SAN FRANCISCO (AP/CBS SF) — Uber says it has settled a pair of major class-action lawsuits in California and Massachusetts that will keep its drivers independent contractors instead of employees.
The settlement announced by the ride-hailing company Thursday night is a major step toward keeping its current thriving business model that has been threatened as drivers sought more rights.READ MORE: Bay Area COVID-19 Roundup: Vaccinations By Zip Code: East Bay Entrepreneurs Eager for Red Tier Easing; Goodwill To Close 8 Local Retail Stores
Under the deal Uber will pay $84 million to the plaintiffs in the two states and another $16 million if the company goes public and meets certain goals.READ MORE: Bay Area College Students Speak Out About Experiencing Anti-Asian Racism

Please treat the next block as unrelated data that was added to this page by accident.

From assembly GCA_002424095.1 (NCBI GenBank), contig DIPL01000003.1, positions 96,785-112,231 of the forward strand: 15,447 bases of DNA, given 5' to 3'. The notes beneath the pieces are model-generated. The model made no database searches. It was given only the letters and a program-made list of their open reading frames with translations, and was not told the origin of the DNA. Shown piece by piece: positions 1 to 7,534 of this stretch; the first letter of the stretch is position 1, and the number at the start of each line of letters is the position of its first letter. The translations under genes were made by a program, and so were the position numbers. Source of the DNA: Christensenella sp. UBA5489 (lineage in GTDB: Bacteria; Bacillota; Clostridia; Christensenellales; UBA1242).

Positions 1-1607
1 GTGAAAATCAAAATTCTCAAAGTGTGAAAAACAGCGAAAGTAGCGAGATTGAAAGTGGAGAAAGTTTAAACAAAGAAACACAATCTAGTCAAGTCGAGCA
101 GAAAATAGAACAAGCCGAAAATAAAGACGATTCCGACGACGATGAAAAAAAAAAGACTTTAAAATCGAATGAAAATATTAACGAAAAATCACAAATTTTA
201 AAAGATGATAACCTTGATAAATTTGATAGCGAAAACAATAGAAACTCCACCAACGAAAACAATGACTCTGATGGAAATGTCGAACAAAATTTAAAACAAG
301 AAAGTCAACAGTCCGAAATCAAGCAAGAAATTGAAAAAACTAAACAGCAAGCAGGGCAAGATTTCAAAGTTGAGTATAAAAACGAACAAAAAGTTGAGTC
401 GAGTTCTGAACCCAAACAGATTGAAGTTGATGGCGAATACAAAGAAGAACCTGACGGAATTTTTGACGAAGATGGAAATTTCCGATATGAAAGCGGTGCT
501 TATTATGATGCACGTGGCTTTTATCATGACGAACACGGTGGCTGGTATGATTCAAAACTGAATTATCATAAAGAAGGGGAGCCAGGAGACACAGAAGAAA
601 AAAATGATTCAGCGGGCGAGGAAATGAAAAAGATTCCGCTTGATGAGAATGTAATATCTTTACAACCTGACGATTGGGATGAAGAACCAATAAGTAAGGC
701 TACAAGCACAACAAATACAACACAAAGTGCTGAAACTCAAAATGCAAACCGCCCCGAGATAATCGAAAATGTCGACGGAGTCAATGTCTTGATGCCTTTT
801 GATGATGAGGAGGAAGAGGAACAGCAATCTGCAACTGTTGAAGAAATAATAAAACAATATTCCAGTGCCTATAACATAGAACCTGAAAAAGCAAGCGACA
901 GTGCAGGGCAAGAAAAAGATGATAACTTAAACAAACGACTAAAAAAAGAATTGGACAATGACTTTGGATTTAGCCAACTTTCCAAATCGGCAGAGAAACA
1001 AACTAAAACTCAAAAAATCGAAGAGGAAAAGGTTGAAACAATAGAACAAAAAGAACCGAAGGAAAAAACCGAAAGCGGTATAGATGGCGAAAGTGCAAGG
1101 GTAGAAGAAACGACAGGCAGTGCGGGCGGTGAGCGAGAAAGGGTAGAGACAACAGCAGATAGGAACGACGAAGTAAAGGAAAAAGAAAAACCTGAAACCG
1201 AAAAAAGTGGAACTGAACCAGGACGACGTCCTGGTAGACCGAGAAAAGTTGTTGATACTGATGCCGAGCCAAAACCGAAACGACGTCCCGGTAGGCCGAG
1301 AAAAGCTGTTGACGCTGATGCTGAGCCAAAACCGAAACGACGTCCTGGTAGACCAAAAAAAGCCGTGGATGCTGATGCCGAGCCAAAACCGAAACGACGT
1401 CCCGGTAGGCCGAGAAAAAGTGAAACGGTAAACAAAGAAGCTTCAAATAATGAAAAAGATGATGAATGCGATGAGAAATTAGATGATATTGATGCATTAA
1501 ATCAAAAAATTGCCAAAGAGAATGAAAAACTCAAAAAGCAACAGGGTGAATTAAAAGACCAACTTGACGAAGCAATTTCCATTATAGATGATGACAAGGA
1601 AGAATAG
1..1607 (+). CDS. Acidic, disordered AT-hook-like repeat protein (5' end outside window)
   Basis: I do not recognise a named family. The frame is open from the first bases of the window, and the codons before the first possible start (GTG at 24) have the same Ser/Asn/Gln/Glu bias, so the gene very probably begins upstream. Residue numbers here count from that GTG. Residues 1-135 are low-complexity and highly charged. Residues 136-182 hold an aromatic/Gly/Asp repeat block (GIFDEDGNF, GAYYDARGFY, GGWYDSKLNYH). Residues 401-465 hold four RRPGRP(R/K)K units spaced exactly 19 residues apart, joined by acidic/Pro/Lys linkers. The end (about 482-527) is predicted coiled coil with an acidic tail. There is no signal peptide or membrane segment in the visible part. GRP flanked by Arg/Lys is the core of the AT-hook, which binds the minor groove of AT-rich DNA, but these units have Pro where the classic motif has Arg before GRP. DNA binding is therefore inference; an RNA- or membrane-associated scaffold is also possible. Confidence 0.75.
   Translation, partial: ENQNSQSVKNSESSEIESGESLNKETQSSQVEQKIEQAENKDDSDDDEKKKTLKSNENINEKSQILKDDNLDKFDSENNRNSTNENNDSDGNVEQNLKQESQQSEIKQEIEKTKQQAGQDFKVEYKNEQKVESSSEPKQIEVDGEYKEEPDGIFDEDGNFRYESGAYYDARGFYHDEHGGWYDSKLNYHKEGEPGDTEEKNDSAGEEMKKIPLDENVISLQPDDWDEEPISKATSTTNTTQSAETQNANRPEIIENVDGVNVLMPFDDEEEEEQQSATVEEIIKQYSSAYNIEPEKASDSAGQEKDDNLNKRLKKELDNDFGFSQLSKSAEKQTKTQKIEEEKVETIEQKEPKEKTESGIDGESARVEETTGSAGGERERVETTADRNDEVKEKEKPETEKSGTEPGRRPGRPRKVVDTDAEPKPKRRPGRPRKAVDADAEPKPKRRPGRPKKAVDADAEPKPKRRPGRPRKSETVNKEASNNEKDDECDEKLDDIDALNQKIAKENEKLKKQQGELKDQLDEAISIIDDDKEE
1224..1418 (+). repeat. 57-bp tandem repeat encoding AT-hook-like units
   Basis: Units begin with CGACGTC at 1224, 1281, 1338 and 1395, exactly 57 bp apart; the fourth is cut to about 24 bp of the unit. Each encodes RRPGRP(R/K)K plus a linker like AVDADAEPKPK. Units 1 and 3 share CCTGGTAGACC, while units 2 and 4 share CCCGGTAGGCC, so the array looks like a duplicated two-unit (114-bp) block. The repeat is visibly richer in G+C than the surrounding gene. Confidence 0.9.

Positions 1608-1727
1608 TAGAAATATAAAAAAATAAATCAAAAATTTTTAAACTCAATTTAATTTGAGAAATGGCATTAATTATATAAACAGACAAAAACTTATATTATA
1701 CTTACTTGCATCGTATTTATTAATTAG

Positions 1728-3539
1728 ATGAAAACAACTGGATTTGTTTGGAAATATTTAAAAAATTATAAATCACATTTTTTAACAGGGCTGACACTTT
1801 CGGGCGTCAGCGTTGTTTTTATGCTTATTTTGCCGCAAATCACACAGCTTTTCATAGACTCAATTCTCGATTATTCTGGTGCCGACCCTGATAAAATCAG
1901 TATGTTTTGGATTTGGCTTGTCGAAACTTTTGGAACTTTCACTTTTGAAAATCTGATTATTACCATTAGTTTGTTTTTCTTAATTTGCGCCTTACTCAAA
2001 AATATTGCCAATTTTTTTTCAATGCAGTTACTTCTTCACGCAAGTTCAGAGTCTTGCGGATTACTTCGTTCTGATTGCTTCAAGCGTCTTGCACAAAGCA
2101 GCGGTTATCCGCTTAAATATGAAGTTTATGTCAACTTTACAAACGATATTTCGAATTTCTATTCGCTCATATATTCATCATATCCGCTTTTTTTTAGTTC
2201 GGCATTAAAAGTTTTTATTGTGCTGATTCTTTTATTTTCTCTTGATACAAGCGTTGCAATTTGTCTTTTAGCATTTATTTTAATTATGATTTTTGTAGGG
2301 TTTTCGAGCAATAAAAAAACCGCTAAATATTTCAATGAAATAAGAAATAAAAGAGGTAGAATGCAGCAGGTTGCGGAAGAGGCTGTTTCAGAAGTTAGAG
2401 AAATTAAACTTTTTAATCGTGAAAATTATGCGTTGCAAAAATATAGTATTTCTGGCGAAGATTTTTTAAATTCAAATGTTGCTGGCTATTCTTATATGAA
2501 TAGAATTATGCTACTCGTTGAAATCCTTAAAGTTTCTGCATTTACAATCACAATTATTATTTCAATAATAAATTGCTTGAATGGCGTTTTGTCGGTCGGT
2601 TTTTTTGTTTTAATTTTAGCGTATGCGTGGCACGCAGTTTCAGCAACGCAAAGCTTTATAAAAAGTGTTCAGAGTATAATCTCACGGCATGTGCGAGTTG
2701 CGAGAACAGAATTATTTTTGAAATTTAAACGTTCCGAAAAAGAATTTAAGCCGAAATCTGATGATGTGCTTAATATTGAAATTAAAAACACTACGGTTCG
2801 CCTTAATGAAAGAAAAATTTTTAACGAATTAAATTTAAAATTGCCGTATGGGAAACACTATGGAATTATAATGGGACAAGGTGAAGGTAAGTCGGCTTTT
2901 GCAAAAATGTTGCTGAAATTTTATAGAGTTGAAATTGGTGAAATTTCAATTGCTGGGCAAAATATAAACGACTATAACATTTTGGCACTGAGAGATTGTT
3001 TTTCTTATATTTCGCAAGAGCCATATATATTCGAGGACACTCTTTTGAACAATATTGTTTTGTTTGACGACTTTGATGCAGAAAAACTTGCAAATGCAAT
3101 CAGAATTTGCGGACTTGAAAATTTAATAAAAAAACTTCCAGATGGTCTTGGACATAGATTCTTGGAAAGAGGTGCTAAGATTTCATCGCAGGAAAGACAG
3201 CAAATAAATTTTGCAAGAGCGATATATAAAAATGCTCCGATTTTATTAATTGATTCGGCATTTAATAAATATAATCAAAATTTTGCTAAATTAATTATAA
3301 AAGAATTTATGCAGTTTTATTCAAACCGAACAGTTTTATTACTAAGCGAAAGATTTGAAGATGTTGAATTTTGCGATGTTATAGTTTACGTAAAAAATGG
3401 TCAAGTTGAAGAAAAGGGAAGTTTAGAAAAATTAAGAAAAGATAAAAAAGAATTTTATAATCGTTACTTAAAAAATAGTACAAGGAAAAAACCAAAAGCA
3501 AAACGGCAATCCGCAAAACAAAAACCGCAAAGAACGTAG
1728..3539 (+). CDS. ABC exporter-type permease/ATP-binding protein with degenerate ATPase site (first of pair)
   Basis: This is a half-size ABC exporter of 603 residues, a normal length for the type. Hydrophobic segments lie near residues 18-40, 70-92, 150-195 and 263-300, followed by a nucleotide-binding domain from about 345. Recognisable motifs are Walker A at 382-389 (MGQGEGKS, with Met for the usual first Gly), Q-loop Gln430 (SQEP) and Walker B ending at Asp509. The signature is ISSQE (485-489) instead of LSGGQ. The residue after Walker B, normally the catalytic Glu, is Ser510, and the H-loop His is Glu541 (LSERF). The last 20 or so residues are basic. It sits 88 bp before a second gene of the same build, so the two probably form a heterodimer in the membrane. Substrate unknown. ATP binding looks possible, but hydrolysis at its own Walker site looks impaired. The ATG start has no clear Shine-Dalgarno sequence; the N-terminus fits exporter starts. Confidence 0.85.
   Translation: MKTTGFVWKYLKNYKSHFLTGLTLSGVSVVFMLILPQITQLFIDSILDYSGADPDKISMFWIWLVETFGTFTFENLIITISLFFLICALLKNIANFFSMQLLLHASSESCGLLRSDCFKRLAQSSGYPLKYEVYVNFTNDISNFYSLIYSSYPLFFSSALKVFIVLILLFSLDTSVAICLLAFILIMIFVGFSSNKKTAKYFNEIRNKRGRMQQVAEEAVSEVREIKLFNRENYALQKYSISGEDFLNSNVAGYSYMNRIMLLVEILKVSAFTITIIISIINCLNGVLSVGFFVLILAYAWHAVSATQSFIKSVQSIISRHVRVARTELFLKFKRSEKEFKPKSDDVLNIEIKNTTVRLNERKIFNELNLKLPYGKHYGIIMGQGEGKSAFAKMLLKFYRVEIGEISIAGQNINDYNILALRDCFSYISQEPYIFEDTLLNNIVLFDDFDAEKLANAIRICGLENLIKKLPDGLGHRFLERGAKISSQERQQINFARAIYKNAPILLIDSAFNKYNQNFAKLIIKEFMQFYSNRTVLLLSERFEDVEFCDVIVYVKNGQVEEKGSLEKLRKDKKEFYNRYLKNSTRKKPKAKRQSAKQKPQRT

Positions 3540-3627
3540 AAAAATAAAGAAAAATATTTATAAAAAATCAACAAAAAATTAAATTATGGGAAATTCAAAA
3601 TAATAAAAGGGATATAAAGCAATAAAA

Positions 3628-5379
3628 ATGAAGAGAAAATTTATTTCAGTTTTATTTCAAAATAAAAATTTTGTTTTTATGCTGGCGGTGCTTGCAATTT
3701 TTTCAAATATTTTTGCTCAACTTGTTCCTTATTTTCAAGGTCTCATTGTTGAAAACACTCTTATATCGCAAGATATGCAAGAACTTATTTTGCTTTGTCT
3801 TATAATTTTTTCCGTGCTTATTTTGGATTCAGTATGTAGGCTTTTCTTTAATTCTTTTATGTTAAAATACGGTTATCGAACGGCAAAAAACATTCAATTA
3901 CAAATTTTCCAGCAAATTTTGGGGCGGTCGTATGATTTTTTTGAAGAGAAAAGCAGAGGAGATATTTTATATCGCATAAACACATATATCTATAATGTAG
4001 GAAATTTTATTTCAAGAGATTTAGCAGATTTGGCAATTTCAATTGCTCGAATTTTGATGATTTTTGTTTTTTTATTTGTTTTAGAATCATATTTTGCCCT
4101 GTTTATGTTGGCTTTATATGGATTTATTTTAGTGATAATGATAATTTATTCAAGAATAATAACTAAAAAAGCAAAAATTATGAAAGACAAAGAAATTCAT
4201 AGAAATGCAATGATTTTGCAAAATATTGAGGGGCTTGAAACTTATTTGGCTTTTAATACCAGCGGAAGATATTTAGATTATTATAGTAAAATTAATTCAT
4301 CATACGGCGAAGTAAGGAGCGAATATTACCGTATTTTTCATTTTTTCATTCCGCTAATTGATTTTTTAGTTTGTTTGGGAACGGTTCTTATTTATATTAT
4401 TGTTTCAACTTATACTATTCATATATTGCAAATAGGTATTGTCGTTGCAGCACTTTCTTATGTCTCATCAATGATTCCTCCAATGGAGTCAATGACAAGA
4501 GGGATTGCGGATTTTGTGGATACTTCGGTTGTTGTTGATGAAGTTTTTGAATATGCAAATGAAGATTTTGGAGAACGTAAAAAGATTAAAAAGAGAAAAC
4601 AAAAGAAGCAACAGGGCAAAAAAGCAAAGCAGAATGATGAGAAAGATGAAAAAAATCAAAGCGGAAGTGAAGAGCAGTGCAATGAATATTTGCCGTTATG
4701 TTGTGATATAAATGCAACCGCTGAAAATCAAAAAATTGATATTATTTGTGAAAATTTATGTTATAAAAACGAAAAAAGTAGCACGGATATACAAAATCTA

Classifying its workers as employees could’ve raised Uber’s operating expenses significantly and would go against its business model and identity. Uber’s selling points for drivers are based on ideas of freedom and autonomy.
Federal law does not extend collective bargaining rights to independent contractors.MORE NEWS: Health Officials Targeting 10 Bay Area Zip Codes To Get COVID-19 Vaccinations To Hardest Hit
A federal judge still must sign off on the deal.